More than 13 years ago in 2006, Red Hat announced a new project called Stateless Linux. The big idea: the traditional methods of systems management starts with a series of identically configured systems, say, your fleet of web servers or load balancers. Over time, though, the state of these machines diverged from each other because of package upgrades, configuration changes, and so on. Manual modifications made by well-meaning sysadmins caused this divergence, and the result was a set of “snowflakes”–individual systems each with their own identity and configuration.
Stateless Linux intended to solve this problem by using a read-only, immutable filesystem for the root partition of each class of machines. When you needed to make a change to the system’s configuration or upgrade a package, that change would be applied to the “golden image” and rolled out to the appropriate machines. This eliminated the snowflake problem, and ensured that the configuration and versions of the underlying software did not diverge between systems.
The benefits here are pretty clear: it should be easier to deploy new machines, easier and safer to manage multiple systems which are intended to be identical, and the infrastructure’s general security posture improved. You also knew exactly what version of each package was running on each machine, and you knew that the configuration was consistent and appropriate for the workload. It would be easier to test updates and changes before they go to production, too.
Stateless Linux’s specific implementation didn’t exactly catch on. The idea didn’t die entirely, but operators instead embraced tools like Puppet, Chef, and Ansible: tools which accomplished the same thing–enforcing a common state and configuration across a fleet of systems–just using a different technique.
Over the years, advances in cloud and container technology and changes in the ways that apps and services are deployed have made the idea of a stateless system more approachable. Netflix helped popularize the approach of a “blue/green deployment”. This deployment methodology introduced the concept of standing up an entirely new ("green") group of servers instead of updating live ("blue") production servers directly. Testing and validation could be done against the green stack without impacting users. Once the testing and validation passed, the traffic would be shifted to the green stack and the blue stack would be terminated. Using a series of golden images to do this, Netflix and others got closer to the goal of fully immutable systems.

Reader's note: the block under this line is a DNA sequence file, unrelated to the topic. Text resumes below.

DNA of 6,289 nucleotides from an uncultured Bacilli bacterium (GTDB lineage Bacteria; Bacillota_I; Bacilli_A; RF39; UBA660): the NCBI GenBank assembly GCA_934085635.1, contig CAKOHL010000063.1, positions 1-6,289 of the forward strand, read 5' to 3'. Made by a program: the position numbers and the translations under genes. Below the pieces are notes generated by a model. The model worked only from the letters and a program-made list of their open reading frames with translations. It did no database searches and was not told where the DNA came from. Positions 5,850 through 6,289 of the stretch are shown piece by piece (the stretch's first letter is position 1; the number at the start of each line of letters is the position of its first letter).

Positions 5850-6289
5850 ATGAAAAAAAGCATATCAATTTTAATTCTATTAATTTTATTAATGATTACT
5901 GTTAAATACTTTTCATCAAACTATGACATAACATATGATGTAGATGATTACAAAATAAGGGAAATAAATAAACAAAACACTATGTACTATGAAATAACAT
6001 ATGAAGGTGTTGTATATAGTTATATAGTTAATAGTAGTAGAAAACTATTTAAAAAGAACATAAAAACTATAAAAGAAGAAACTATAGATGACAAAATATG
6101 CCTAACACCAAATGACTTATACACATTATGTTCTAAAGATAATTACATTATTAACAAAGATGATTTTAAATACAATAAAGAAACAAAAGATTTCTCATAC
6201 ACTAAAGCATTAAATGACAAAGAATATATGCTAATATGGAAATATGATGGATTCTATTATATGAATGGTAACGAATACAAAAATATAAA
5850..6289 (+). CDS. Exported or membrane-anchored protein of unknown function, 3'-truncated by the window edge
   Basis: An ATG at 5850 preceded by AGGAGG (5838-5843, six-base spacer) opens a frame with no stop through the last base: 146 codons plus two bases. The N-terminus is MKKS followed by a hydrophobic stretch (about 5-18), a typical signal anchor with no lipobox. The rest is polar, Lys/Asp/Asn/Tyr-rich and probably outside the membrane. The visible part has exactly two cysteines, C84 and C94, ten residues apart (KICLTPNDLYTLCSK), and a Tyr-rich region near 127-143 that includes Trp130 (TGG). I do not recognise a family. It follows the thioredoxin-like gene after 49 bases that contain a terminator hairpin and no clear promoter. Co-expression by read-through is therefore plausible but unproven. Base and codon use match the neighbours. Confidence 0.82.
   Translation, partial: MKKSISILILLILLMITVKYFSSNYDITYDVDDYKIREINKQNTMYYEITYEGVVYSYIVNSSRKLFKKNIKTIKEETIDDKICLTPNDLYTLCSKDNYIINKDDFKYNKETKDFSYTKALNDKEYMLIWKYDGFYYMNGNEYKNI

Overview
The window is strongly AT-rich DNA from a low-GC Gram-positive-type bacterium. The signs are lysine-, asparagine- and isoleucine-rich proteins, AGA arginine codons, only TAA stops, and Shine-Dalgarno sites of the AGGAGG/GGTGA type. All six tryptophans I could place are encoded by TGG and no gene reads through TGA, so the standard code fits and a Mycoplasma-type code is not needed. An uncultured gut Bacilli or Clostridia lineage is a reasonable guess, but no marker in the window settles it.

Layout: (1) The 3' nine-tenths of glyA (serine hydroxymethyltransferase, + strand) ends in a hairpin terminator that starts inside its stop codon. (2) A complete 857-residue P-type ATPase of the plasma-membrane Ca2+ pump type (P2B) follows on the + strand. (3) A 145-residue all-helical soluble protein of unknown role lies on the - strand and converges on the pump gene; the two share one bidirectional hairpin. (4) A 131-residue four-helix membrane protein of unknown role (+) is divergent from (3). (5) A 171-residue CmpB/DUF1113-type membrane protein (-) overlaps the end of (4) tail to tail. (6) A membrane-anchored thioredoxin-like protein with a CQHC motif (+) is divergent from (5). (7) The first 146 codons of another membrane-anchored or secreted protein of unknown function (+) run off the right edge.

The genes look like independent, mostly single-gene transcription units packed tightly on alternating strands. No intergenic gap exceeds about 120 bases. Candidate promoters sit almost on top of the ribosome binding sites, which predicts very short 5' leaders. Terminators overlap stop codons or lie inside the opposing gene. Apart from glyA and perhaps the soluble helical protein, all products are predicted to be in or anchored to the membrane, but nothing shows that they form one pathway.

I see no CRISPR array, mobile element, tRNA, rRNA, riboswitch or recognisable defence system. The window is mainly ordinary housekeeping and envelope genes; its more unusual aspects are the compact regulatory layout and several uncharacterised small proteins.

Container technology like Docker, Kubernetes, HashiCorp’s Packer, and others have continued to push the industry closer to system immutability, by providing fast and easy ways to generate container images that are disposed of and replaced instead of updated in place. The industry realized huge benefits in app stability, security, and operations teams workload by treating servers as “cattle, not pets”.
Most of these benefits have applied to the applications running on top of the cloud or container orchestration platform, but little has been done to bring the benefits of immutable systems to the underlying host environments that power these clusters. What if the same concepts that increased reliability and eased the maintenance burden of the applications were also applied to the underlying cluster components? An ephemeral, immutable operating system delivering security and operational stability?
To achieve this goal, we have designed the host OS components of Talos to be immutable, with a SquashFS root filesystem that runs out of RAM and never touches disk. This means that even a dedicated attacker who manages to access the system cannot force the root filesystem to be remounted with write access. This, along with the fact that there is no shell, SSH server, or other way to obtain console access to the Talos hosts, means that the system is very difficult to modify while running. You can be confident that the configuration and code that is running in production is the same as what you developed and tested, free from unexpected changes by well-intended operators, or nefarious intruders.
By using an immutable host architecture for your infrastructure, you gain an additional layer of defense against attackers, assured consistency across all of your development stages, and greater flexibility and agility for upgrades, rollbacks, and other high-stakes operations. Have you experimented with immutable system architecture in your infrastructure? Curious about how Talos’s security-first design and API-based management? We would love to hear from you!